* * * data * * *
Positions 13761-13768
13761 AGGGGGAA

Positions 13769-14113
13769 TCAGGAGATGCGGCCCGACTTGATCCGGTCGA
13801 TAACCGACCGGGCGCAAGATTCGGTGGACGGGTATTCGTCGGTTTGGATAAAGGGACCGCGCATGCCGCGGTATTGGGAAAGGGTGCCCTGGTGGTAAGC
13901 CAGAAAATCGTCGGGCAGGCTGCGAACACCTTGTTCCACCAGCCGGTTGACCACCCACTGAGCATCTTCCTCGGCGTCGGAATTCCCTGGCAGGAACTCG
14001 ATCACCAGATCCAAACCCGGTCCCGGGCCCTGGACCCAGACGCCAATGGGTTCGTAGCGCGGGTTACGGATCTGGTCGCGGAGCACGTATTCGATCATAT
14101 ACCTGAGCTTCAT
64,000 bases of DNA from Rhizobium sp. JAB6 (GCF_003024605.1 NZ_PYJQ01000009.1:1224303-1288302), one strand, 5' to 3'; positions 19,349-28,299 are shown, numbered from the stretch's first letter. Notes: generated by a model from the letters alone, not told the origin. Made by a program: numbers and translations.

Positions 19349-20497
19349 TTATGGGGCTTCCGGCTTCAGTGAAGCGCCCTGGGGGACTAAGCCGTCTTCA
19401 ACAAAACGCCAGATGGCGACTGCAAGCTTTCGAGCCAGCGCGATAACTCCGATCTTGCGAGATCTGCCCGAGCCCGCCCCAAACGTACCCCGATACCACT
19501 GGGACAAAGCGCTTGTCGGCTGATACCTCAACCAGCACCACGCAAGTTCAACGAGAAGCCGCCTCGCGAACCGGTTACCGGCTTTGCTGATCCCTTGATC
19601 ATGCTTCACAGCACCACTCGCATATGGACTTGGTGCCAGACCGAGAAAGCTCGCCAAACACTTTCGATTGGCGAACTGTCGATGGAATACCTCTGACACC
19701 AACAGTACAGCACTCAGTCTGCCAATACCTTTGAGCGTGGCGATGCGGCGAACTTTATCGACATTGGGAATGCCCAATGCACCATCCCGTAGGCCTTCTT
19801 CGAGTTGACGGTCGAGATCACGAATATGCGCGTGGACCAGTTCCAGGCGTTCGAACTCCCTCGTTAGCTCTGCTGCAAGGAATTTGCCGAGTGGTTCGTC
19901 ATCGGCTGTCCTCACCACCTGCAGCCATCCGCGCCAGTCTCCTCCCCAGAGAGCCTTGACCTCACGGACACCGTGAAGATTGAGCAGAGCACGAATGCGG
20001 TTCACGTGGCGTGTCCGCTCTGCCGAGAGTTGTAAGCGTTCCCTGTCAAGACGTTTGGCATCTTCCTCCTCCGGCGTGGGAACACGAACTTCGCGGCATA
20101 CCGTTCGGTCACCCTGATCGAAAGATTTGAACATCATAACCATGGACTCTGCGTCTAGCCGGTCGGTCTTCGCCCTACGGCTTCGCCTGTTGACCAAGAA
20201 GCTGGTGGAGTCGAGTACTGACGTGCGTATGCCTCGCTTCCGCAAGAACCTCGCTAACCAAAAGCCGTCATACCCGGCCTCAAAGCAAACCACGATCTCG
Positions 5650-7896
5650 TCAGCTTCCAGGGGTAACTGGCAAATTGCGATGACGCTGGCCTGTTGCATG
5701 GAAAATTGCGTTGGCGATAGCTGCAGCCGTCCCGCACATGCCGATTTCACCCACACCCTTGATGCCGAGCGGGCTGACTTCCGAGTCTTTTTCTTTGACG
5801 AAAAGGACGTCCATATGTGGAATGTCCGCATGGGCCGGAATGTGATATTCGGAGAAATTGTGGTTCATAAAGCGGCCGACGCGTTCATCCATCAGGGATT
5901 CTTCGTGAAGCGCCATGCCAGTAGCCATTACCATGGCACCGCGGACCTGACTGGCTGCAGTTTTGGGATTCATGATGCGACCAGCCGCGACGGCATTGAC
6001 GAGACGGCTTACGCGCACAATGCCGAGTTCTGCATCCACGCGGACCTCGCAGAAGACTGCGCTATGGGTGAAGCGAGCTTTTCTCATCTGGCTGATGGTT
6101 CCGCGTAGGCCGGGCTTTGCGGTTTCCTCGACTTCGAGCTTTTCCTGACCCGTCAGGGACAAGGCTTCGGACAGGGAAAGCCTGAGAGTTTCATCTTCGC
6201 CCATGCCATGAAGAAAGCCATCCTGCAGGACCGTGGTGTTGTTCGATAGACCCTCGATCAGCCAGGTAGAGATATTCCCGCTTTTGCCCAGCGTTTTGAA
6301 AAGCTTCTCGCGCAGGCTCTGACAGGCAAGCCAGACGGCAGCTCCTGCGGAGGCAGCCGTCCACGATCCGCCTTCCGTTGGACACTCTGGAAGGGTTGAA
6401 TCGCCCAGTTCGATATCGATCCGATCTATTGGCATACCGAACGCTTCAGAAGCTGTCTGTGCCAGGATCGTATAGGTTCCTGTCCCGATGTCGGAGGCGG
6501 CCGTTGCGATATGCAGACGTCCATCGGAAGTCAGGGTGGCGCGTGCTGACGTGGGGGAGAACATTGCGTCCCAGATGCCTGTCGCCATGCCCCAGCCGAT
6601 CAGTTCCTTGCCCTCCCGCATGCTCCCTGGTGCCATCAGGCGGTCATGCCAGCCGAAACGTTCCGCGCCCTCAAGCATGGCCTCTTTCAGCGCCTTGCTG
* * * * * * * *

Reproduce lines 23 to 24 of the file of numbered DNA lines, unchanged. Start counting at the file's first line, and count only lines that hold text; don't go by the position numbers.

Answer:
5701 GAAAATTGCGTTGGCGATAGCTGCAGCCGTCCCGCACATGCCGATTTCACCCACACCCTTGATGCCGAGCGGGCTGACTTCCGAGTCTTTTTCTTTGACG
5801 AAAAGGACGTCCATATGTGGAATGTCCGCATGGGCCGGAATGTGATATTCGGAGAAATTGTGGTTCATAAAGCGGCCGACGCGTTCATCCATCAGGGATT